Harlem Globetrotters (called Harlem Globe Trotters in the opening titles) is a Saturday morning cartoon produced by Hanna-Barbera and CBS Productions, featuring animated versions of players from the famous basketball team, Harlem Globetrotters. Broadcast from September 12, 1970, to September 2, 1972 on CBS, and later re-run on NBC as The Go-Go Globetrotters, the show featured cartoon versions of George "Meadowlark" Lemon, Freddie "Curly" Neal, Hubert "Geese" Ausbie, J.C. "Gip" Gipson, Bobby Joe Mason, and Pablo Robertson, alongside their fictional bus driver and manager, Granny, and their dog mascot. Dribbles. The series worked to a formula where the team travels somewhere and typically get involved in a local conflict that leads to one of the Globetrotters proposing a basketball game to settle the issue.
Runtime: 30 minutes
Harlem Globe Trotters - Eddie "Rochester" Anderson - Netflix
Edmund Lincoln Anderson (September 18, 1905 – February 28, 1977) was an American comedian and actor. To a generation of early radio and television comedy he was known as “Rochester.” Anderson got his start in show business as a teenager on the vaudeville circuit. In the early 1930s, he transitioned into films and radio. In 1937, he began his most famous role of Rochester van Jones, usually known simply as “Rochester”, the valet of Jack Benny, on his NBC radio show The Jack Benny Program. Anderson became the first Black American to have a regular role on a nationwide radio program. When the series moved to CBS television in 1950, Anderson continued in the role until the series' end in 1965. After the series ended, Anderson remained active with guest starring roles on television and voice work in animated series. He was also an avid horse-racing fan who owned several race horses and worked as a horse trainer at the Hollywood Park Racetrack. Anderson was married twice and had four children. He died of heart disease in February 1977 at the age of 71.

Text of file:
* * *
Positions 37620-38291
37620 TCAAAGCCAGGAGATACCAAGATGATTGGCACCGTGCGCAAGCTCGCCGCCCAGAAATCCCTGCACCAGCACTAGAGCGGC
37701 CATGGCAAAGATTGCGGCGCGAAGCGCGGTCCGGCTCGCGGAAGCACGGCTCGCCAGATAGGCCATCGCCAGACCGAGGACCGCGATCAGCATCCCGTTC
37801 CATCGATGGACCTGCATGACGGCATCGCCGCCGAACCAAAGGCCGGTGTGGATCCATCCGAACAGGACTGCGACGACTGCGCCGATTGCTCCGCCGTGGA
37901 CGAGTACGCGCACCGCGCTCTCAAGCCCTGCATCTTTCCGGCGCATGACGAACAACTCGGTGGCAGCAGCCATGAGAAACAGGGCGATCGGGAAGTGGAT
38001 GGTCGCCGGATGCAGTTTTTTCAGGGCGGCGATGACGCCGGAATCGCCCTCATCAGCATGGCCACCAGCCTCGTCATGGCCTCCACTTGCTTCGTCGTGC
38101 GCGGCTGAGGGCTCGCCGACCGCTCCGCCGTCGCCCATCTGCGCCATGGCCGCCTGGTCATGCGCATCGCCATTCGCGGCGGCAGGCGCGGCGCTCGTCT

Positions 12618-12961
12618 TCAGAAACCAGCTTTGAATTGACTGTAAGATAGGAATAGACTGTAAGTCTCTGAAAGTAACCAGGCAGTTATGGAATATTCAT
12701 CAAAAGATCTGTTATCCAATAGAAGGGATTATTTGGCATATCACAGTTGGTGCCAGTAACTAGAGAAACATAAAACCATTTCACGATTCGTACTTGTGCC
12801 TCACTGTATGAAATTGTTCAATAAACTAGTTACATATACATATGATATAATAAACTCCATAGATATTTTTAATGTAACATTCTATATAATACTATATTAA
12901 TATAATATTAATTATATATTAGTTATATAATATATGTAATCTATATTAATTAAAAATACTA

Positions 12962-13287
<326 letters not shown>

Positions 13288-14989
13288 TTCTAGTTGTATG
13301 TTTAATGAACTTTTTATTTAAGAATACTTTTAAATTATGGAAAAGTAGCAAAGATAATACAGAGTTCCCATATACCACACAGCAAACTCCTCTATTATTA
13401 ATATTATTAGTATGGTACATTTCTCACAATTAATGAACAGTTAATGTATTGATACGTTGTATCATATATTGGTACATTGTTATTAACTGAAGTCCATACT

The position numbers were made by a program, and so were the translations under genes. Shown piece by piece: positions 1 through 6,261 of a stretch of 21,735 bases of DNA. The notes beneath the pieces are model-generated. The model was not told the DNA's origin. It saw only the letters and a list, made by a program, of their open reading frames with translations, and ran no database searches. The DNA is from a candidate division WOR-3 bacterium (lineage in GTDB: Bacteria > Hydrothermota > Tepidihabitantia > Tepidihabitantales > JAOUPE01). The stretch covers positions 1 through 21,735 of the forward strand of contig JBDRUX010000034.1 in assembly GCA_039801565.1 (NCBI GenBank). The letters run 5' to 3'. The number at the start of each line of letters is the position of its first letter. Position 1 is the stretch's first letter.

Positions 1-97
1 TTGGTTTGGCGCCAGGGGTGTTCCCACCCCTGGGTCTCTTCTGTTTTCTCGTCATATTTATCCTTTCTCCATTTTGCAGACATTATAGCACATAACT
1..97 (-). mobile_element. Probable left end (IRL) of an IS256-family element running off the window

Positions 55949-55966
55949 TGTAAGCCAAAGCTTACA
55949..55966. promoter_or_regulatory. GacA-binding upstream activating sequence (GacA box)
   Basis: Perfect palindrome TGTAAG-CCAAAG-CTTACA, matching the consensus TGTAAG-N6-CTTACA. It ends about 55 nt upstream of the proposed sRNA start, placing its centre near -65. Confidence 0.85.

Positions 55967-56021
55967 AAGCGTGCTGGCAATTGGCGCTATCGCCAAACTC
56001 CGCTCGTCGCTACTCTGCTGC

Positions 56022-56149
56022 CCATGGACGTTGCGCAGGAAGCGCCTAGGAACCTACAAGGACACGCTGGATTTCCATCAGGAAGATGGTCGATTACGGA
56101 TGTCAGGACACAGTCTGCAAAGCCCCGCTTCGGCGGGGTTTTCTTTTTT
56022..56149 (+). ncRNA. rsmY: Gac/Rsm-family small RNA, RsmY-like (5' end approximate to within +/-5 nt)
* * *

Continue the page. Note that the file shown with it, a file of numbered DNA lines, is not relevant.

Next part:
Harlem Globe Trotters - Other business ventures - Netflix
Though Anderson had roles in films such as The Green Pastures and was a dancer at the Cotton Club in Culver City, California when he first came to Hollywood, his real success did not arrive until he became a regular on The Jack Benny Program. Not long after he became a regular cast member on the Benny show, Anderson opened a nightclub in the Central Avenue section of Los Angeles. Anderson's nightclub was short-lived because he was too generous with his friends. The club was picking up the tab for too many guests and Anderson was forced to close the nightclub not long after it opened. During World War II, Anderson was the owner of the Pacific Parachute Company, an African-American owned and operated business that made parachutes for the Army and Navy. He also managed a boxer, Billy Metcalfe, in the 1940s. Anderson had an astute business sense; in 1948, he saw the value and potential of Las Vegas as an entertainment center. With the idea of building and operating a hotel and casino there where African-Americans would be welcome, he asked for investors to join him in the venture. Anderson failed to attract enough people willing to invest, and he was unable to complete the plan. When the Moulin Rouge Hotel, an integrated hotel and casino, opened in 1955, Anderson was brought in for its opening. He expressed regret at the thought that the hotel might have been his if he had the further financial backing.
Harlem Globe Trotters - References - Netflix